The Ilowite Family Tree
Born at 5:18pm, Aug. 3rd 2019, weighing in at 6lbs. 10oz. and 20" long.
For Zev's bris and naming, Avi composed the following:
Thank you all for coming to
Thank you all for coming to celebrate thebrit mila of our son, Zev Aryeh. Jill and I would like to take a few moments to share the meanings of the names we chose and a little about the relatives for whom he is named.
I’m going to start by explaining the middle name, Aryeh. Aryeh comes from Jill’s maternal grandfather, Aryeh Cohen. Aryeh was a wise, quiet, and humble man. He came to the United States to join his wife and, at that point, two children – Jill’s mom would be born a few years later, from Israel [then known as Palestine], after fighting for Israel in the War of Independence as a member of the Haganah. He never spoke about his time with the Haganah, or his experiences at war. He also never talked about how he had a degree as an accountant or had his smicha – two things his family did not discover until after he had passed. Jill knew him as simply the quiet, humble man, sitting in his favorite chair at his apartment or her aunt and uncle’s house, and falling asleep – eyes open – with the paper in front of him.
Jill has many, many memories of walking into her aunt and uncle’s house, walking over to "Zaide’s chair," saying hi to him and giving him a kiss, having him ask how things are, and when telling him "Good," having him answer, "Baruch Hashem." He never needed to know details – if you, and everyone else, were doing alright, that was all he needed. But she also knew growing up that he was always there for his family. He took great pride in not only his children, but his grandchildren and great-grandchildren. Nothing brought him more nachas than his family. After her mom’s divorce, both of her grandparents helped her mom out, in any and every way possible. Family meant more to him than anything.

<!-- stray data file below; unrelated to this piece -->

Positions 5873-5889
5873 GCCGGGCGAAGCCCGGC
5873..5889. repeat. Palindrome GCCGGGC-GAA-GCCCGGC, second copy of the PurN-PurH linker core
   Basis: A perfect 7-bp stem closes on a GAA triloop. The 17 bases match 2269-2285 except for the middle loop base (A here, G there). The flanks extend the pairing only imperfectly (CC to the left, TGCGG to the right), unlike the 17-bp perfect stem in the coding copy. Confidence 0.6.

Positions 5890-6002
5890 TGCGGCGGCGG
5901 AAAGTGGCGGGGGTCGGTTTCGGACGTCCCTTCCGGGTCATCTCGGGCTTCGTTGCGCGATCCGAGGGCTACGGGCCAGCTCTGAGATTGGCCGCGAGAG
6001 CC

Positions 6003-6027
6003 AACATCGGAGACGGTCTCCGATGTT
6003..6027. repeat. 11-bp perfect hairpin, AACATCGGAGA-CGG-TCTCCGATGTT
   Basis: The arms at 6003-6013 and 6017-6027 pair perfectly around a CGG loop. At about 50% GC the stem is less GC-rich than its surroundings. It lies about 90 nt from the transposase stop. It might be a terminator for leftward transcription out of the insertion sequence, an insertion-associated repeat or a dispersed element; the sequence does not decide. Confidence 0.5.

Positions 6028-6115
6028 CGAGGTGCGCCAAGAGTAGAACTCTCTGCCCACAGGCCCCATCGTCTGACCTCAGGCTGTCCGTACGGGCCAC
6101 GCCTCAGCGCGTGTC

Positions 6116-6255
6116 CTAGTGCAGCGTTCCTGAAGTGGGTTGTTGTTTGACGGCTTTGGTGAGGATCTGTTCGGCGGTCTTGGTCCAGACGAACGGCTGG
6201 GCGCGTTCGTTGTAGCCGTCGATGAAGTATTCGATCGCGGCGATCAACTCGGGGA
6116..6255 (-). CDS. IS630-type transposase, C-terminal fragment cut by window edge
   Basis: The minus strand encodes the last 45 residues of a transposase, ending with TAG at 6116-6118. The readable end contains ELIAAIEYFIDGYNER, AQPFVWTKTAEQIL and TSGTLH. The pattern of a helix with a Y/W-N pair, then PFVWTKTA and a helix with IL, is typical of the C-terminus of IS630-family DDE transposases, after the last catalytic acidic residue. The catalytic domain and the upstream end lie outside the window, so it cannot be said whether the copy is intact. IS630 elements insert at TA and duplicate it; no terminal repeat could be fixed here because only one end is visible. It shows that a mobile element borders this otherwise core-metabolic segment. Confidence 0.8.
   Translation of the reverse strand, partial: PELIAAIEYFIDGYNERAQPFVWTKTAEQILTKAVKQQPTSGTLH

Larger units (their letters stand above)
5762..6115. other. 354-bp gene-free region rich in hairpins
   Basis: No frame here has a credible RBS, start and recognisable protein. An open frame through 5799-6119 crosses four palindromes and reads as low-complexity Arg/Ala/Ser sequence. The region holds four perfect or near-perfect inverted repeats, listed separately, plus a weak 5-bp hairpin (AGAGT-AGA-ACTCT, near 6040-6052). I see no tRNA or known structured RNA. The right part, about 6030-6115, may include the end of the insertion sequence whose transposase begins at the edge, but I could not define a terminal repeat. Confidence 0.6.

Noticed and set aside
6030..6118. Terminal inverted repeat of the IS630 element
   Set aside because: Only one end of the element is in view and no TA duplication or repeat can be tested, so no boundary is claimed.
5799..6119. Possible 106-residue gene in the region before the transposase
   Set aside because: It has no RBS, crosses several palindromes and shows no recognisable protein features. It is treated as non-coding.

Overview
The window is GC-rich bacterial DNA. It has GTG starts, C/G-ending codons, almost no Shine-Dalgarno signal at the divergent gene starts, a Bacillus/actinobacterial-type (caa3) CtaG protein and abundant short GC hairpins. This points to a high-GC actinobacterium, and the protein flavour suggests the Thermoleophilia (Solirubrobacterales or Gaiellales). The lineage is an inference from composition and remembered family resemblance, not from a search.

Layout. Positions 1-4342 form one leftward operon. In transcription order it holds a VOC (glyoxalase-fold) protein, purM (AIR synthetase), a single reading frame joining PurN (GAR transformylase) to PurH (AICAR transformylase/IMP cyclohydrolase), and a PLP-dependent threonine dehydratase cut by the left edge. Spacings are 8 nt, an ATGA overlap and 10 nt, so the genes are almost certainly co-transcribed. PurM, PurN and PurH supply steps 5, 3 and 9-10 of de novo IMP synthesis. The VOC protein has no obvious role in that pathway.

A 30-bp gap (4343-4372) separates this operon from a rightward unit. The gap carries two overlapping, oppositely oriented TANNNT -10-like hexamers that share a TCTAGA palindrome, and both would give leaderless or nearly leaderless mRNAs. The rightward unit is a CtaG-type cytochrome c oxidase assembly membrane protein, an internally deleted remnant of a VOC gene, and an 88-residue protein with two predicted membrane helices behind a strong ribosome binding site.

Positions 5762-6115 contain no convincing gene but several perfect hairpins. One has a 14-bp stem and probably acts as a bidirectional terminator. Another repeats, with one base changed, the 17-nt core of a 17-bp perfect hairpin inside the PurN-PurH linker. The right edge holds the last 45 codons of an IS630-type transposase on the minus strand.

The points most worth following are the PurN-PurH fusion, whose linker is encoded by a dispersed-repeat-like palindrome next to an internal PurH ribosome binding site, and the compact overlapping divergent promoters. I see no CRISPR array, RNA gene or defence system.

In giving him the middle name Aryeh, our hope for our son is that he will grow up to be, like Jill’s grandfather, brave, wise, quiet, humble, and devoted to family.
And the first name, Zev. We chose this name to honor my maternal grandfather, Ralph Ilowite. Now I know what you’re all asking yourselves - how in the world did they get Zev from Ralph? Well, we used the transitive property of equality. Makes sense, right? Ok, but seriously…Ralph is derived from the Old English Rædwulf (Raidwolf), which in turn evolved from the Old Norse Raðulfr (Rathulfr), meaning "wise wolf." Wolf, in Hebrew, is Zev.
My grandfather was a technophile and an avid amateur radio operator. He used his skills and knowledge not just for the enjoyment of his hobby, but in the true spirit of amateur radio, to help those in need. In 1989, Hugo, a category 5 hurricane, hit several Caribbean islands and the Southeast United States causing tremendous damage and loss of life. Telephone service was disrupted for weeks, and the only method for communication to and from several islands was radio. My grandfather was one of the many amateur radio operators who spent countless hours passing messages to and from the islands. This is only one of the many examples of how he helped others.